The original _Blade Runner_ is held up by many as the gold standard of dystopian existential science fiction films. It asks questions about the nature of humanity and what it means to truly live while at the same time painting a picture of a world that seems to have broken under the weight of more people being alive than ever before. It’s an acknowledged masterpiece –even if it took a decade or two and two different directors cuts to get to that status– and that’s a lot to live up to.
And I’m here to tell you that it does. I’m also here to tell you that you should probably go into it as cold as possible, so maybe bookmark this and come back to it after you’ve seen the film to see if you agree with me. I’m not going to say any major spoilers but regardless, this is your warning.
It has been 30 years since Deckard disappeared with Rachael and the world of Blade Runner went even more to shit. A blackout erased records and set technology back and a food shortage has depopulated the world. Tyrell has gone out of business and the Wallace Corporation has bought up the remnants of their tech and engineered not only a source of food to keep humanity alive, but also new replicants that are both longer lived and more subservient.
Older models are still around though, and have rebelled in the past. Enter Officer K (Ryan Gosling), one of the new model replicants and a Blade Runner tasked with hunting down and retiring said older models. What I just wrote might seem like a major deal but we find this out in the first few minutes and it illustrates one of the bigger differences between this film and the original. _Blade Runner_ is all about subtext. Almost everything interesting happens there, rather than in what’s actually going on. _Blade Runner 2049_ is all about the text. Whatever is happening is pretty much directly related to the things you should be thinking about and as a result we’re in the know about most of the things that the original kept from us right from the get go.
This isn’t a complaint, it’s just an illustration of the differences. Also, if you wanted a clear answer as to whether Deckard is a replicant you should know that this movie doesn’t have that for you and actually make that even less clear than it was before.
Speaking of Deckard, Harrison Ford is fantastic in this movie. He does more acting in this movie than I think he’s done in the last decade and it’s nice to see him back in a big way. Ryan Gosling continues his streak of great performances as K, giving maybe his best since dramatic performance since _Drive_. Even Jared Leto, despite his reputation lately, does some really solid work in this, reminding me why he won that Oscar a few years back.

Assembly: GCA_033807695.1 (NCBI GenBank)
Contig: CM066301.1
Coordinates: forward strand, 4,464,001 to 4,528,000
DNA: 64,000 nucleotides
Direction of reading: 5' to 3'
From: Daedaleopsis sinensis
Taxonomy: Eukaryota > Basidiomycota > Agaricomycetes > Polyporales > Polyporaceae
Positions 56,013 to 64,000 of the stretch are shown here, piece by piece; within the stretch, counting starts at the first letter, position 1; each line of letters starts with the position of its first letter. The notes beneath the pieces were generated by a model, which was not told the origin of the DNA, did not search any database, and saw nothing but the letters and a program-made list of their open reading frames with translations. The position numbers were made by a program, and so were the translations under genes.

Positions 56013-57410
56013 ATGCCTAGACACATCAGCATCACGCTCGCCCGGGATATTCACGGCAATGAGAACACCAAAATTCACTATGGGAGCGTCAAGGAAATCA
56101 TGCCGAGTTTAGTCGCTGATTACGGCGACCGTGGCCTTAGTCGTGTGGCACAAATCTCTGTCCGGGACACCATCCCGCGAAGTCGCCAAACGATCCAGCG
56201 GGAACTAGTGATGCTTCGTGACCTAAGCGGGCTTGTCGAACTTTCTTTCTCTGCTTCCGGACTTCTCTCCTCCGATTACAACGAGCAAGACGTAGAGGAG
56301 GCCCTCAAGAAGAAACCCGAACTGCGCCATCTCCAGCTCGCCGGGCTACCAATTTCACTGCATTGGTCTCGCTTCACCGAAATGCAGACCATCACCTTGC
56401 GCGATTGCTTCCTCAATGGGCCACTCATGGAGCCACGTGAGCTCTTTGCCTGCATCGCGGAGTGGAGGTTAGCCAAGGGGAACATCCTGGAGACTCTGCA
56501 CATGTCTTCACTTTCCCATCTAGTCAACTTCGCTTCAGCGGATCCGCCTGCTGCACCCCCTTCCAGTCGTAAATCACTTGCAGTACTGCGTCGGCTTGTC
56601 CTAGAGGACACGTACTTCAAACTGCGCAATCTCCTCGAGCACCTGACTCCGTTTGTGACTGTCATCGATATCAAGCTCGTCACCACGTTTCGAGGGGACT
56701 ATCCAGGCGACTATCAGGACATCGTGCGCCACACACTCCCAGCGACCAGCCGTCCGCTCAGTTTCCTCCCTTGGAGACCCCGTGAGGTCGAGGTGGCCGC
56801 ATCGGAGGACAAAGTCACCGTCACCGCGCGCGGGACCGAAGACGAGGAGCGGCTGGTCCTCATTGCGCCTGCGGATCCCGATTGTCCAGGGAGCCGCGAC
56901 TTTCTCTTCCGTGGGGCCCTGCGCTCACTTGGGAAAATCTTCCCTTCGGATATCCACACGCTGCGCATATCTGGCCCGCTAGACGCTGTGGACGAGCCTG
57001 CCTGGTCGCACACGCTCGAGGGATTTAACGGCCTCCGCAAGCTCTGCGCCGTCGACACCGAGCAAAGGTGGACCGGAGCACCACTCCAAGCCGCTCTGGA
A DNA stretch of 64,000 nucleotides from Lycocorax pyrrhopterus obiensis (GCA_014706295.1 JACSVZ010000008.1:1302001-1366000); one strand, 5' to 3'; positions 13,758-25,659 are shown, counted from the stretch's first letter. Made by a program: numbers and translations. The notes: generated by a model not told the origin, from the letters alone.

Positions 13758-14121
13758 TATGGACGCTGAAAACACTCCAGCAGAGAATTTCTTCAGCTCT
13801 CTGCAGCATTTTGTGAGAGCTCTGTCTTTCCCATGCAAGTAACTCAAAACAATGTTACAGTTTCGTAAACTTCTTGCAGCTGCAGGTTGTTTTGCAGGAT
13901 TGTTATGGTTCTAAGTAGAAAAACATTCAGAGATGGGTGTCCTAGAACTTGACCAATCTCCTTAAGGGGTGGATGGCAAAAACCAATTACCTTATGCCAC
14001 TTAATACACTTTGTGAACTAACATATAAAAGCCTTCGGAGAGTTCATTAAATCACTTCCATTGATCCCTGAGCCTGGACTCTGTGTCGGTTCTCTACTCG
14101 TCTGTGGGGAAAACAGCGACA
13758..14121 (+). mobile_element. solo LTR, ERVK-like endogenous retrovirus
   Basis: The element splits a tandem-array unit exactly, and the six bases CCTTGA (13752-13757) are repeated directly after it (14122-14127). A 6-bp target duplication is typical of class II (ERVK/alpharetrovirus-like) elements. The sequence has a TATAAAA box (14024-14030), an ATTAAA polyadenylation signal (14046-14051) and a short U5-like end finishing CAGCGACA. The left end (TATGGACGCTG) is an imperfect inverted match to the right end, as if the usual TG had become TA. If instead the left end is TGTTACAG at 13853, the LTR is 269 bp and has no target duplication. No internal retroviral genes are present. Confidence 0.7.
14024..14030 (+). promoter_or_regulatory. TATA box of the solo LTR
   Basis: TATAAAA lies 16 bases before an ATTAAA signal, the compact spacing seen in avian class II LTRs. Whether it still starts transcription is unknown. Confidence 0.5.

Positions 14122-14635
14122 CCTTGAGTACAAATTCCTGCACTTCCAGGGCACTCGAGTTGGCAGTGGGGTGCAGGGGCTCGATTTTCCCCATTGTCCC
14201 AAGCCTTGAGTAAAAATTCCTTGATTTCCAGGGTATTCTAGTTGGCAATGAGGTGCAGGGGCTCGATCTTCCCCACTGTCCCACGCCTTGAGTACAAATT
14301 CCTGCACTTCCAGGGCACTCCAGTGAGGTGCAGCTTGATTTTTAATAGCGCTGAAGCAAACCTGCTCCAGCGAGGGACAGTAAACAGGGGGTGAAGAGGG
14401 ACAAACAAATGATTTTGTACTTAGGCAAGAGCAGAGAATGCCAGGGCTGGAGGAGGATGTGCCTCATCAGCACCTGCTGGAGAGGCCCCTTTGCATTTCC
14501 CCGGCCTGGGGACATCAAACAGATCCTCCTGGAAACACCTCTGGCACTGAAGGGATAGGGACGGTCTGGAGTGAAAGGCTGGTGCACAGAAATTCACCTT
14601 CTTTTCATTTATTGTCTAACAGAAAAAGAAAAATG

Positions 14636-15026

The performances that really stand out to me though are the three main women. Robin Wright’s Lt. Joshi could have been a nothing character, only around for exposition, but she commands the screen every time she is on it and imbues the character with some real personality. Sylvia Hoeks could be written off as basically playing a Terminator, but if you pay attention to her performance as Luv she’s doing some great, subtle work in the background. Luv follows orders without question but pay attention to the way she interacts with humans and with replicants and you will see what I mean.
The big, welcome surprise to me was Ana de Armas though. If there is any justice in the world this will be her star-making performance. She has shown up in a few films as the hot girl for the male character to fawn over, but as K’s holographic assistant Joi she gives a stellar performance embodying many of the films main themes. Pay attention to this woman, she is going places.
Back to the plot, while investigating and retiring an older model K stumbles onto a conspiracy that involves Deckard and Rachael, Jared Leto’s blind father of new replicants Niander Wallace, the nature of humanity, and whether replicants are real people or not. You’ll probably be able to guess a lot of what is to come if you pay attention but perhaps the biggest similarity to _Blade Runner_ is that I don’t think that matters. _2049_ might be a more straightforward story but as with the original it is ultimately the journey that matters and that journey is great.
So here it is: _Blade Runner 2049_ is a pretty perfect companion piece to _Blade Runner_. It expands on the themes and questions of the original while establishing its own, it’s probably the most gorgeously shot film of the year with some of the most impressive effects I have seen _ever_, and everyone involved brings their A game. What more could you want?